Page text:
Thermal Stress, Part Two

My previous entry ended with the promise of further discussions about thermally induced stress in glass–and we shall have those discussions. However, before we continue down that road, let’s spend a little time reviewing the three types of glass that are used in the fabrication of products for use in buildings. It will help us when we continue discussing thermal stress breakage in glass. I’m sure that you know what those glass types are: annealed, heat strengthened, and tempered. This is not intended to be an in-depth tutorial but rather a bulleted list of things to keep in mind.

Annealed Glass: The last step in the production of float glass, before it is cut into stock sheets or cut-sizes, is a long trip down the annealing lehr, where the hot glass ribbon undergoes slow controlled cooling to ensure that it has minimal residual stress.

Heat Strengthened Glass: Glass that has been cut-to-size is heated to 1200 – 1300° F. and then subjected to controlled cooling (quenching) with air to create compression layers on both surfaces and the edges, with a balancing center tension zone. To comply with ASTM C 1048, heat strengthened glass must have a surface compression of 3,500 psi minimum and 7,500 psi maximum. It is generally accepted that heat strengthened glass is approximately twice as strong as annealed glass.

Tempered Glass: Glass that has been cut-to-size is heated to 1200 – 1300° F. and then subjected to controlled cooling (quenching) with air to create compression layers on both surfaces and the edges, with a balancing center tension zone. To comply with ASTM C 1048, tempered glass must either have a minimum surface compression of 10,000 psi, or a minimum edge compression of 9,700 psi. It is generally accepted that tempered glass is approximately four times as strong as annealed glass.

Note that heat strengthened and tempered glass are produced on the same equipment. Whether the glass is heat strengthened or tempered is dependent on how quickly it is cooled. Tempered glass is cooled more quickly by using higher volumes of air in the quench process. It is this more rapid cooling that generates the higher compression stresses and corresponding additional strength.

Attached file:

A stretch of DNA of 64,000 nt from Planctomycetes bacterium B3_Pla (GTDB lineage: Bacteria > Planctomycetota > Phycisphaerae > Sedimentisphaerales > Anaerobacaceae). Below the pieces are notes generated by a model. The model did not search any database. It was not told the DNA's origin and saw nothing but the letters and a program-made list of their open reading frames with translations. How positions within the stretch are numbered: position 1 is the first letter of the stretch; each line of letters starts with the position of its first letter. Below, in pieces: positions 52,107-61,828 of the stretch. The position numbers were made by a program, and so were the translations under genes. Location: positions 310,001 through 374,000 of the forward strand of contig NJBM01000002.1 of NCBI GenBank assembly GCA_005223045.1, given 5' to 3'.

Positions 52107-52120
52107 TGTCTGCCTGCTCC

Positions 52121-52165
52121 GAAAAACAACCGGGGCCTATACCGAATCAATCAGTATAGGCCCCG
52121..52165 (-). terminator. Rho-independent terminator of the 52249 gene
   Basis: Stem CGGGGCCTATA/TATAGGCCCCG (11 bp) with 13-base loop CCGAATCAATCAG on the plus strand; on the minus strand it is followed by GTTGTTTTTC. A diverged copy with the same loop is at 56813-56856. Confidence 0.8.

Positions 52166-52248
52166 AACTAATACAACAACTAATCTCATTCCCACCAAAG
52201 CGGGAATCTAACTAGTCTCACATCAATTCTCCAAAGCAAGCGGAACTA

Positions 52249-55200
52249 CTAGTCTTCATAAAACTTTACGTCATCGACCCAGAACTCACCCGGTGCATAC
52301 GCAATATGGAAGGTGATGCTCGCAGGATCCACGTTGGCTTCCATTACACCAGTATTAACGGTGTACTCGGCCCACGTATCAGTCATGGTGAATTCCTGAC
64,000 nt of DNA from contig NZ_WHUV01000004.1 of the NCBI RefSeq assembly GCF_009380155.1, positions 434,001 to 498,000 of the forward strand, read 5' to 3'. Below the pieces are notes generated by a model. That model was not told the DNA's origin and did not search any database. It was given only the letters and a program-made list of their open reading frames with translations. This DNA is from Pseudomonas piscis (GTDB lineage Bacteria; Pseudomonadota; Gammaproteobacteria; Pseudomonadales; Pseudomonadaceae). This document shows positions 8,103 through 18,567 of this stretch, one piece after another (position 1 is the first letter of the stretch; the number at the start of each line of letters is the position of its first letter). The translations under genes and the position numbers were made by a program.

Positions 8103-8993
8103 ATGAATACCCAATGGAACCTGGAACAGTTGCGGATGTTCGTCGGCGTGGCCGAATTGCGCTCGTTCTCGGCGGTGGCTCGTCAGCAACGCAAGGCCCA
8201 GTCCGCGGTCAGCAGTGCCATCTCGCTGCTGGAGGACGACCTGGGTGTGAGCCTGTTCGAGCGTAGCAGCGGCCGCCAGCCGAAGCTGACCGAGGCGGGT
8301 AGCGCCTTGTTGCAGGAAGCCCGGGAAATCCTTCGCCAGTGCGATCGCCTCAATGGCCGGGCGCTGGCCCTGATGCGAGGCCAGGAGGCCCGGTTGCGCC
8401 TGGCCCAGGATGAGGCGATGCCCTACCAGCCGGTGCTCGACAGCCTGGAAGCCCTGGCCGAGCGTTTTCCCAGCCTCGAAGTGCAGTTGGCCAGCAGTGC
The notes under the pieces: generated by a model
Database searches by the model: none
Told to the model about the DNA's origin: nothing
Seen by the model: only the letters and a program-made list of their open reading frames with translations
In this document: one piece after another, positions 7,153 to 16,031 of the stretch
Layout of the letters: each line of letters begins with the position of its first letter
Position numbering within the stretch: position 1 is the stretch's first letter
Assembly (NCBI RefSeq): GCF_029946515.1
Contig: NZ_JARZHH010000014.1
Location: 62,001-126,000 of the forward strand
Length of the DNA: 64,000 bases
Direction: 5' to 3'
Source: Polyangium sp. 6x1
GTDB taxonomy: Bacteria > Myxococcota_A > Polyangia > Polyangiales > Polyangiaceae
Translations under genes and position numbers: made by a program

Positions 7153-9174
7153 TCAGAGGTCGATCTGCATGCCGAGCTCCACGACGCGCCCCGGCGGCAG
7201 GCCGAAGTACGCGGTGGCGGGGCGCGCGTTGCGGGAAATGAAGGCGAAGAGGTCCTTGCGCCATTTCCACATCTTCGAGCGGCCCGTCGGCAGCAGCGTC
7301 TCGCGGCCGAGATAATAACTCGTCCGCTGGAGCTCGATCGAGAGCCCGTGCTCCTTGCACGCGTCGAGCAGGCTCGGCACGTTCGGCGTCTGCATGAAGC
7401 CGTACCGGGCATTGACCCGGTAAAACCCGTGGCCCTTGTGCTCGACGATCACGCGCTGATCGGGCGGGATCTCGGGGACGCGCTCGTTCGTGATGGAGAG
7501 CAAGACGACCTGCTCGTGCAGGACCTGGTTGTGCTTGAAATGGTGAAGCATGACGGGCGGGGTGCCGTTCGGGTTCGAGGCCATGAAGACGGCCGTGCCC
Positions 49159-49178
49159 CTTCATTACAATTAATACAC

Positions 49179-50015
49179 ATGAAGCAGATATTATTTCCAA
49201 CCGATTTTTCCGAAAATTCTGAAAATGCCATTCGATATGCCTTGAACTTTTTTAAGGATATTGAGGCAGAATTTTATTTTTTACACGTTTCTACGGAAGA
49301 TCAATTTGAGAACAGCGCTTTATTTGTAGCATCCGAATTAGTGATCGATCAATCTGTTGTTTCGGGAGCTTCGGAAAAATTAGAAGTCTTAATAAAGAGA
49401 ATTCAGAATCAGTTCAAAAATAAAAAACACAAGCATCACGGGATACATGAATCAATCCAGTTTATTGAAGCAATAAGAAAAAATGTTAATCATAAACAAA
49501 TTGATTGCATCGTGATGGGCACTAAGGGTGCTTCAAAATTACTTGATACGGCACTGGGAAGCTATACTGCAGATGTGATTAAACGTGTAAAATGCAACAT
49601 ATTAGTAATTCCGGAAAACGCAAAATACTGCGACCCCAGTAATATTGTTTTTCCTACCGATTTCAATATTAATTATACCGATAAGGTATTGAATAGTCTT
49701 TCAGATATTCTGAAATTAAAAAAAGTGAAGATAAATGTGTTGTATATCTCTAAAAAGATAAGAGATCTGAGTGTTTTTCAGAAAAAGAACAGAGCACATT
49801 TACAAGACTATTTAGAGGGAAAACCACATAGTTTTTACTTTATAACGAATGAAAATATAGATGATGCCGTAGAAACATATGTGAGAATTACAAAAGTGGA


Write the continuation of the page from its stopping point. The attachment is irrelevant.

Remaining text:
Some details about annealed, heat strengthened and tempered glass

Annealed Glass
· Very flat and reflected objects will be relatively undistorted if properly glazed.
· Can be cut into shapes, drilled, notched, edged, etc.
· When subjected to a 3 s uniform wind load, a stress of approximately 3,380 psi will yield a probability of glass breakage of 8 per 1000.
· For clean-cut glass edges, an edge stress of approximately 2,400 psi will yield a probability of glass breakage of 8 per 1000.
· If it breaks, the break pattern will be such that the glass will typically remain in the opening.
· It is not acceptable for safety glazing applications.

Heat Strengthened Glass
· Will cause reflected objects to have some level of distortion due to roller-wave and bow/warp resulting from the manufacturing process.
· Can not be cut, drilled, notched and edgework should be done before strengthening.
· Under some lighting conditions, the strain pattern induced by the air quench may be visible.
· When subjected to a 3 s uniform wind load, a stress of approximately 6,750 psi will yield a probability of glass breakage of 8 per 1000.
· An edge stress (based on seamed edges) of approximately 5,300 psi will yield a probability of glass breakage of 8 per 1000.
· If it breaks, the break pattern of properly heat strengthened glass will be similar to that of annealed glass and will typically remain in the opening.
· It is not acceptable for safety glazing applications.

Tempered Glass
· Will cause reflected objects to have some level of distortion due to roller-wave and bow/warp resulting from the manufacturing process.
· Can not be cut, drilled, notched and edgework should be done before strengthening.
· Under some lighting conditions, the strain pattern induced by the air quench may be visible.
· When subjected to a 3 s uniform wind load, a stress of approximately 13,500 psi will yield a probability of glass breakage of 8 per 1000.
· An edge stress (based on seamed edges) of approximately 10,600 psi will yield a probability of glass breakage of 8 per 1000.
· If it breaks, tempered glass will fragment into numerous roughly cubicle pieces and may evacuate the opening.
· Is acceptable for safety glazing applications, provided that it complies with applicable particle size requirements.

In my next entry, we will get back to our discussion on thermal stress.


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